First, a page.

A confident Mitt Romney, two weeks out from Election Day, spoke about his campaign as a movement sweeping the nation during a moonlit rally at Red Rocks Amphitheatre on Tuesday night.
Repeatedly, Romney referred to President Barack Obama as a president whose time has passed out of ideas to improve the economy and out of touch with the needs of business owners. Romney said his own plans would restore American prosperity and prestige.
"The president's status-quo campaign ... is why he's slipping, and it's why we're gaining," said Romney, who was joined at the rally by running mate Paul Ryan. "It's why this movement is growing across the country."
Roughly 10,000 people packed into the concert venue west of Denver, with thousands more turned away at the door. Traffic leading into Red Rocks gridlocked in the hours before the event. The lines to go through security and enter the venue wound through the parking lots.
It was the Romney campaign's biggest rally in Colorado by far, and the campaign pulled out the stops for it. Supporters in the audience clacked together Thundersticks, creating a sound akin to a stampede. Musicians Kid Rock and Rodney Atkins warmed up the crowd. Colorado Rockies legend Todd Helton showed up to give his endorsement.
New Mexico Gov. Susana Martinez, a rising star in the Republican Party, also was on the bill, telling the crowd: "There's a guy backstage who has the answers to the problems we face."
When that guy walked out on stage and the crowd roared a deafening roar he appeared in awe of the scene before him.
"What a place this is," he proclaimed. He then paused, and the cheers of the crowd cascaded forward. It was a long way from his days during the Republican primary, when even supporters openly wondered whether Romney's own party would ever embrace him.
On Tuesday night, they cheered him like family.
"I think even the Republicans in the state have underestimated support for Romney," supporter Terri Miller said.
Deb Lowry sat seven rows from the stage.
"This is the first political event I've ever been to, the first politician I believe in," said Lowry, who owns a Liberty Tax franchise. "I feel like he truly gets the economy."
The source of Romney's momentum is of little secret: Pundits largely agree his performance during the three debates elevated his stature in the race. And neither he nor Ryan on Tuesday was shy about talking about the debates, the most recent of which was Monday night.
"They have supercharged our campaign," Romney said. "We're on the homestretch now. And I think the people of Colorado are going to get us all the way there."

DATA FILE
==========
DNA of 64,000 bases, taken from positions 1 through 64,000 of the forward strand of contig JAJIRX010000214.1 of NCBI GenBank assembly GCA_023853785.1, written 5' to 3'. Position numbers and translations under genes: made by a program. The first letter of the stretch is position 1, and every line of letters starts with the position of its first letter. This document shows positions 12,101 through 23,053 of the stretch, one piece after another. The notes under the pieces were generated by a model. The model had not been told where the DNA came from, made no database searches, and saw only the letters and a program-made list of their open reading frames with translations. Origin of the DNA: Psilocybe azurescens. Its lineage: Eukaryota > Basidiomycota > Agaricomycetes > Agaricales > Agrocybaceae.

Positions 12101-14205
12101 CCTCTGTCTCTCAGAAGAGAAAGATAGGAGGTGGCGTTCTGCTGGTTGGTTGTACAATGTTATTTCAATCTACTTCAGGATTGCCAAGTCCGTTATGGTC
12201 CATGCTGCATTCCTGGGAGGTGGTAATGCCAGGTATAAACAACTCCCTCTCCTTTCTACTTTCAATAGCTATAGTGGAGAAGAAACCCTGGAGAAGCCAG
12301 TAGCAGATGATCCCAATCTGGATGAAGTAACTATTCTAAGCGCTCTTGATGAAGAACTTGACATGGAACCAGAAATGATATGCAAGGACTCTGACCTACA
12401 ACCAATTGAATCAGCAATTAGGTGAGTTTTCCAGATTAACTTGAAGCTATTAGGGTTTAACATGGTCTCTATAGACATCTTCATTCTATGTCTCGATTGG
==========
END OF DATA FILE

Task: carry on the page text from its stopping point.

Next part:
"Last night," Ryan said in introducing Romney, "we witnessed for the third time a man who is ready to be a great president."
Although the campaign kept mum about the symbolism of a rally at Red Rocks, it was undeniably the kind of event that could give Romney a little stardust. And supporters clearly enjoyed the grandeur of the venue, snapping pictures of one another with the stage as a backdrop.
But, for all that atmosphere, Romney's speech largely stuck to familiar lines. He criticized Obama's handling of the economy, arguing that the president would raise taxes on small businesses. He vowed to balance the federal budget, get tough with China on trade and boost domestic energy production. He even made time for a somber story about a Boy Scout troop from Monument, who gave a flag to NASA to ride into space on the space shuttle Challenger and then got it back undamaged, even after the shuttle exploded.
"We'll bring back the America that has been the hope of the earth," Romney said in closing. "And we need your help because it matters. It matters for your kids and their kids."
Obama will get his chance to make a rebuttal in Colorado on Wednesday, when he holds a rally in Denver's City Park with the downtown skyline as a backdrop. But in an e-mail statement sent out after Romney's rally, Obama campaign spokeswoman Lis Smith said Romney would take America backward.
"The Mitt Romney we saw tonight in Colorado was dour, defensive, and dishonest and it's no surprise why," Smith said. "Last night, he was exposed as reckless and wrong on foreign policy and failed to present any specific plans for what he'd do as president."
But, in the glow of Red Rocks' stage Tuesday night, those words would have little resonance with people such as Maryn and Michael Sturm.They drove to the event from Eaton, where they run a small vision clinic, because it felt like "something they had to be apart of," Maryn said. They say Romney understands them. They noted they already sent in their mail ballots."It's been very exciting," Maryn said.